Today’s society on Reunion island bears the traces of several types of racial mixing. Indeed, from the early days of settlement, the population encountered several types of closely interlinked cultural dynamics. Its different elements were subject, to various degrees, to juxtaposed processes of assimilation, racial mixing and cultural reformulation (Ghasarian, 2003). We must also bear in mind the archaic structure of the system of slavery, modelled on a European capitalist system of the period, in order to understand the cradle of Reunion’s population, entirely imported into the island. Certain historians describe local slavery as being a hybrid form of that which existed elsewhere around the world, notably when compared to the French Caribbean (originating in an African population, closer to the American model) with the encounter of populations of different origins (Africans, Indians, Madagascans), its original character being linked to the growing of cotton, then of coffee, before that of sugar-cane, introduced in 1815 (Eve, 1992).
The question of race, based on the master-slave dichotomy, became a weapon of submission within the colony: cut off from their roots and their families, the Blacks thus formed the mass of the slaves, deprived of names and landmarks. The application of the Black Code in 1685 set the framework for relations between masters and slaves. This document describes the status of the slave – man, woman and child – becoming the property on the landowning settler, as being “mobile goods”, with no rights to any ownership or salary, nor to any family organisation; in exchange for their labour, they were fed, housed and received medical care. The authority of the Master thus replaced that of the man, who was dispossessed of all responsibility and filiation was forbidden. This was also to an extent the origin of the emergence of violence and the integration of relations of domination.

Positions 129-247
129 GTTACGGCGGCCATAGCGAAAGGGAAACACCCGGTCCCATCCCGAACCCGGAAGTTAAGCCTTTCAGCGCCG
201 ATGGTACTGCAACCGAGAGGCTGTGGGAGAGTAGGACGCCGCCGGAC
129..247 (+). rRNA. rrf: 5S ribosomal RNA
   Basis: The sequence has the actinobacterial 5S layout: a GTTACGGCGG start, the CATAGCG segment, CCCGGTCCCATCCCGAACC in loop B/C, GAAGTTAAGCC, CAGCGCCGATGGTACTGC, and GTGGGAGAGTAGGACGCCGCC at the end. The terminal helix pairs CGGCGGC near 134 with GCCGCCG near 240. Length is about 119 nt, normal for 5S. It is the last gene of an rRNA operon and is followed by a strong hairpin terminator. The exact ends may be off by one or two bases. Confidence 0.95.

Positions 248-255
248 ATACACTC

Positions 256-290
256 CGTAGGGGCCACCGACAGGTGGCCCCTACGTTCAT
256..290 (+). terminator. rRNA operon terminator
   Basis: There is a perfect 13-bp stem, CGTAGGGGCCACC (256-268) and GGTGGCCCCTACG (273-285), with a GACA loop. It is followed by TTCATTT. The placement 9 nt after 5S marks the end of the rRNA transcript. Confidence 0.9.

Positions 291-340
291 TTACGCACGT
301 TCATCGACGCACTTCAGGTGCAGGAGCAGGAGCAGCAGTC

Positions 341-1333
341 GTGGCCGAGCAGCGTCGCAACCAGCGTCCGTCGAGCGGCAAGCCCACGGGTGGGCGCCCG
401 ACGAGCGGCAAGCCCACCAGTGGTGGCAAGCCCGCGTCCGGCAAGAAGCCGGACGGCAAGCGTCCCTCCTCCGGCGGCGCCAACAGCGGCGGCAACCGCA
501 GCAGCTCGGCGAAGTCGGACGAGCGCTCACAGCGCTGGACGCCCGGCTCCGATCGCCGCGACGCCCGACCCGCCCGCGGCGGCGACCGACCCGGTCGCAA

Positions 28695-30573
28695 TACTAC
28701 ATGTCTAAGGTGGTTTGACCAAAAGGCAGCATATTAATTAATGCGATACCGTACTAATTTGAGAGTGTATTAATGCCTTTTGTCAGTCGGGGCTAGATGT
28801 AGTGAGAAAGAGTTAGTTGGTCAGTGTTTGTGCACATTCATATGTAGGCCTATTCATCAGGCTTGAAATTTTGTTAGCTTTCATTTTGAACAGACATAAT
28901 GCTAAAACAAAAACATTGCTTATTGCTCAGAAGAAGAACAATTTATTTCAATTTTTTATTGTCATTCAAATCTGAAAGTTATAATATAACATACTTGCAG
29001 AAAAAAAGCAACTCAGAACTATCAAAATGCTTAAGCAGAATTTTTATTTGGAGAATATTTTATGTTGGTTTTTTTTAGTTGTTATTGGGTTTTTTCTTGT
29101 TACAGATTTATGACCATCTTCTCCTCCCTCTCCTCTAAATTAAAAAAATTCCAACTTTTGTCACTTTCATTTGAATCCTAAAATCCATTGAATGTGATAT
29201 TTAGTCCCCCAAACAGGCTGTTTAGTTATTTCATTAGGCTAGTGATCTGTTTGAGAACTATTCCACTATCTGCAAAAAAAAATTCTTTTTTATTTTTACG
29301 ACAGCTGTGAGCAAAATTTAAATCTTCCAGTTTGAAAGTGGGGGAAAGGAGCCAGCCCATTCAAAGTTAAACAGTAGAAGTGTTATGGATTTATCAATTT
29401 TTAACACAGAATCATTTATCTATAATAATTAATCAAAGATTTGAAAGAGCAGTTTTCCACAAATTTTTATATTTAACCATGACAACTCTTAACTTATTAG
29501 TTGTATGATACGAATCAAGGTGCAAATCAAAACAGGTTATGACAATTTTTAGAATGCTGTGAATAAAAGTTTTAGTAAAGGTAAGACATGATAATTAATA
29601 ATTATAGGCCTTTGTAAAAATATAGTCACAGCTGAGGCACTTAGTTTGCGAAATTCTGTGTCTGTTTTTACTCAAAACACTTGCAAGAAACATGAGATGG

Terror, torture, violent crimes, sacrifices, authorised by the Napoleonic Code in 1804, made it possible to set up a form of terrorism in order to abort any attempt at rebellion and maintain order in the colony. The authority of the master was absolute, depriving the slave of humanity. The Black Code became the symbol of negation of man by man. Punishments were also meted out in public, before the eyes of everyone, marking the flesh and the body of individuals, as a form of transmission and a way of cultivating shame (Eve, 2010). The works of historians describe the birth of two internal conflicts within the slave as individual, expressed in the accounts recorded (Eve, 2010; Fuma, 1992; Gerbeau, 2005; CIHOI-CRESOI, 2018): a “slave-self” faced with submission to the Master and a “master-self” (to himself), having the capacity to imitate the domination exercised over them, generating behaviour of rebellion and maroonage , at times even of suicide, as an act of liberation.
Since the abolition of slavery, indentured labour , followed by the desire to modernise linked to the project to make the island a French department in 1946 (original form of decolonisation), the social structure of the society on Reunion island has evolved very little. Historical theories concerning the memory of slavery partly enable us to understand today’s society and the behaviours, attitudes or daily experiences of individuals, in order to understand how the process progressively developed. There seems to be, therefore, a certain internal logic for the model to be reproduced. In addition, this absence of a narrative concerning people’s origins appears to play an essential role in the family memory, deprived of any possibility of expression and common construction between the individual identity, that of the group, through its functions of transmission, of reawakening of the past, of awareness of a trajectory and time-line, necessary to the formalisation of a symbolic space between the individual and the social, between the intimate and the private, between the collective and the public (Anne Muxel, 1995, 1996).
How to perceive and treat these complex family dynamics, when violence seems to be transmitted between generations in a transversal manner? What is the history in which these acts of violence are rooted? What do they tell us about the past? Or, on the contrary, what has not been sufficiently expressed or has been denied?